NBC analyst Jeremy Roenick was suspended indefinitely for making lewd jokes about co-worker Kathryn … [+]
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It was a brutal year for NBC. Journalist Ronan Farrow’s tell-all book on the network’s efforts to suppress his reporting on Harvey Weinstein reveals a toxic culture mired in sexism and misogyny that carries itself all the way up to the executive suites. In addition to blocking Farrow from completing his investigation into Weinstein — ultimately prompting Farrow to publish his Pultizer Prize-winning work in the New Yorker — Farrow alleges NBC suits covered up former Today anchor Matt Lauer’s gross sexual misconduct, which ultimately resulted in his termination in late 2017.
Prior to Farrow’s reporting, NBC was already facing immense criticism for sitting on President Donald Trump’s explosive Access Hollywood tape during the 2016 presidential campaign. The Washington Post ultimately publicized the tape’s contents.
And yet, nobody at NBC has paid a price. Chairman Andy Lack and NBC News president Noah Oppenheim, both of whom Farrow says were in direct communication with Weinstein throughout the reporting process, are still in their powerful positions at the legacy network. MSNBC president Phil Griffin, who Farrow writes brazenly showed a revealing picture of TV personality Maria Menounos during a staff meeting, remains in his role as well.
The lack of accountability at the top of the network is vital to understanding the context surrounding NBC’s decision to suspend NHL analyst Jeremy Roenick for lewd comments he made about co-worker Kathryn Tappen during a recent podcast appearance. In an interview Thursday on Barstool Sports’ “Spittin Chiclets,” Roenick was joking with the hosts about a recent European vacation he took with his wife and Tappen, who also works on NBC’s NHL coverage.
“Kathryn is an awesome co-worker. But all of a sudden, this older lady is sitting there (by the pool) with her husband, staring at us the whole time,” Roenick said. “I think her curiosity rose to a level where she’s like, ‘I’ve got to figure out what the hell is going on here.’ So she walks right into the pool and comes right up to us and says, ‘OK, what’s the situation? What’s going on?’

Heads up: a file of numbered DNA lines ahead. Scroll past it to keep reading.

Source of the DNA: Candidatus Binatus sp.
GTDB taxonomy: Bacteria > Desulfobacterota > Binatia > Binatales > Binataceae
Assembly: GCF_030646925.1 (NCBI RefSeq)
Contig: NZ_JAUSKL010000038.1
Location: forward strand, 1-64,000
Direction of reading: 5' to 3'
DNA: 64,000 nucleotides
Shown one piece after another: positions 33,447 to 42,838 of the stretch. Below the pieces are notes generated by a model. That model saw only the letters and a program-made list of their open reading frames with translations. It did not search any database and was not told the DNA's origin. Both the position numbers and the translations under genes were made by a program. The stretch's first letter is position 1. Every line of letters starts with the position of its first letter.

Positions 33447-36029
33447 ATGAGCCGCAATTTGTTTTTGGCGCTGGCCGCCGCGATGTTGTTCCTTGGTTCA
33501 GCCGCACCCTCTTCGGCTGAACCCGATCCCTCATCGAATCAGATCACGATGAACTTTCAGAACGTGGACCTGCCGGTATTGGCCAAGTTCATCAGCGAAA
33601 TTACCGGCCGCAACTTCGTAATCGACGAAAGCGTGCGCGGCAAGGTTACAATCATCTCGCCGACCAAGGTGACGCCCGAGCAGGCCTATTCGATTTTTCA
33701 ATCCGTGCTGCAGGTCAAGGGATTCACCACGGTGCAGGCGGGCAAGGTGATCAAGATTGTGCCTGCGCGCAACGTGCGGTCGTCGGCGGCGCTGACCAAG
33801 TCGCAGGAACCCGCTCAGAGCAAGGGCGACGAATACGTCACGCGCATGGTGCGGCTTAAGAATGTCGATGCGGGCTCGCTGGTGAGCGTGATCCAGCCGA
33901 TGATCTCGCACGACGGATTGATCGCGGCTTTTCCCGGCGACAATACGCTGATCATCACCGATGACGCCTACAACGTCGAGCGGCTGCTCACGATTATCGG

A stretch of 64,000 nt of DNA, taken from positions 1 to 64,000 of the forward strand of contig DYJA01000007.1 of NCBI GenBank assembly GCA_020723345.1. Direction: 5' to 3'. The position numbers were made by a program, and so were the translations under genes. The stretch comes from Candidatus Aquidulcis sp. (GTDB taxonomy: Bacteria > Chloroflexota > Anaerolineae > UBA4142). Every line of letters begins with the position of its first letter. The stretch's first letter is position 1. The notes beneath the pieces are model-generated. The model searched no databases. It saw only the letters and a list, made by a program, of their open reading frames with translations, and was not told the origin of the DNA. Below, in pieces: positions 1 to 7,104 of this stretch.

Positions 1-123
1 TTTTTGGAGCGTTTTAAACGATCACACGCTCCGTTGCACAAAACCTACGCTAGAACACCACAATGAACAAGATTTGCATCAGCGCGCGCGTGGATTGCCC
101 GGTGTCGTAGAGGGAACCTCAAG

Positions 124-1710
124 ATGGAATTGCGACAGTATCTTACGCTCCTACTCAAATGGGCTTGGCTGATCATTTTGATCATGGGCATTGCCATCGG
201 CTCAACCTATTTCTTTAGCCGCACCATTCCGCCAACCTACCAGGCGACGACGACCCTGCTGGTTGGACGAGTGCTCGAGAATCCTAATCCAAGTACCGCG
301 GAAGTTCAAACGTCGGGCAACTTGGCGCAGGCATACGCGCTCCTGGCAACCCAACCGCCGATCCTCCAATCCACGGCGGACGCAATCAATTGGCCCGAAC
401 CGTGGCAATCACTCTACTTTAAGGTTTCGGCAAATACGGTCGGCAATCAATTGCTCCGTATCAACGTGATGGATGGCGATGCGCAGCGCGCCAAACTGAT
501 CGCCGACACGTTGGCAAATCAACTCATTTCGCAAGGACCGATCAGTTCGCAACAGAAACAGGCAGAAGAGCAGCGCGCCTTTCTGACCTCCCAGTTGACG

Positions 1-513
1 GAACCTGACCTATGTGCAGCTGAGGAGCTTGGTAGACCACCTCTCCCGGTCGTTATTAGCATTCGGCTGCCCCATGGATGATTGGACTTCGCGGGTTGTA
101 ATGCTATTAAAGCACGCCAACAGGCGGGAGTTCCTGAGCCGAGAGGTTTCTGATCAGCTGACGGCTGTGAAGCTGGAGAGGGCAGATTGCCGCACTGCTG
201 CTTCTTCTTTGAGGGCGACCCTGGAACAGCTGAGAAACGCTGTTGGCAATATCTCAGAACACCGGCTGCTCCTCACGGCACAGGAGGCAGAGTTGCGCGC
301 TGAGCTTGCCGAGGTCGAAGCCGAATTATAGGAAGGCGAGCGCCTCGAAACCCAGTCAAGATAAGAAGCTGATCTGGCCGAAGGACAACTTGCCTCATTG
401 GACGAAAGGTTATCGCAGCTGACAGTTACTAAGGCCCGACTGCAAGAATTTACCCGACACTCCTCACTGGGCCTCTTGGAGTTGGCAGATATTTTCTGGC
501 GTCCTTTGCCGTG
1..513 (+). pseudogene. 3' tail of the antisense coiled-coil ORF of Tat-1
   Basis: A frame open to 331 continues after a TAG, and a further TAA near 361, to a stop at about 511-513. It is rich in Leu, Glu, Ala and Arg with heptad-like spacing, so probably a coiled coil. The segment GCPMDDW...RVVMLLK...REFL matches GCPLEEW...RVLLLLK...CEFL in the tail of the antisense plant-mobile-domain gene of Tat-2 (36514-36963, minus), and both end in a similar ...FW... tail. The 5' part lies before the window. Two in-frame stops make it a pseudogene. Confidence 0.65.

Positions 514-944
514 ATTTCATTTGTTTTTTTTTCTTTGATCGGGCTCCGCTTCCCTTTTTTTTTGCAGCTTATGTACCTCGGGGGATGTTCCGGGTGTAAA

“I just said, ‘I’m just having a very, very wonderful trip.’ She said, ‘Are they both with you?’ I said, ‘Yes, they are.’ Then Kathryn says, ‘Will you shut up?’ She starts yelling at me. I played it off like we were going to bed together every night, the three of us. And my wife and Kathryn are very close friends, and they scream and yell at me. But it’s worth the yelling. And if it really came to fruition, that would be good. But it’s never going to happen.”
Roenick went on to jokingly call fellow analyst and NHL veteran Patrick Sharp “so beautiful,” saying he would not immediately turn down the opportunity to sleep with him. NBC announced Monday it was suspending Roenick indefinitely without pay.
Tappen released a statement Tuesday, saying she found Roenick’s comments to be inappropriate. “While Jeremy and I continue to be good friends, what he said was unacceptable, especially among workplace colleagues,” the statement reads. “I do not condone his comments.”
In this situation, Tappen’s feelings are the only ones that matter. She says Roenick’s public statements crossed a line, so the former NHL star is rightfully being disciplined. It is an important reminder about the barrier that should exist between personal and professional behavior. Within the context of their friendship, it may be perfectly fine for Roenick to joke about sleeping with Tappen in the company of his wife while they are on vacation in Portugal. But repeating the joke on a podcast is crossing a line.
In isolation, there probably would not be much controversy surrounding NBC’s decision to reprimand Roenick. But it’s impossible to ignore the network’s history. It is difficult for NBC to say Roenick’s podcast jokes don’t uphold its standards, when it is still run by the same individuals who declined to run Farrow’s Weinstein expose — and reportedly engaged in sexually predatory behavior themselves.
As the calendar turns to 2020, NBC continues to face a public relations crisis for its seemingly gross mishandling of the Weinstein story, and if Farrow’s reporting is accurate, its actions to cover up for Lauer. (According to Farrow, Weinstein used Lauer’s behavior as blackmail to prevent the network from running the story.)
Of course, organizations are allowed to change their standards over time, and in this situation, NBC must. Discipling Roenick is better than not disciplining him, because Tappen expressed opposition to his comments.
But remember: Roenick is facing a far greater consequence for inappropriate words than NBC executives have faced for years of their reported enabling of sexual misconduct. That is a public relations problem the network will probably face for years to come. NBC has no credibility in the arena of workplace harassment or misconduct, even when it does the right thing.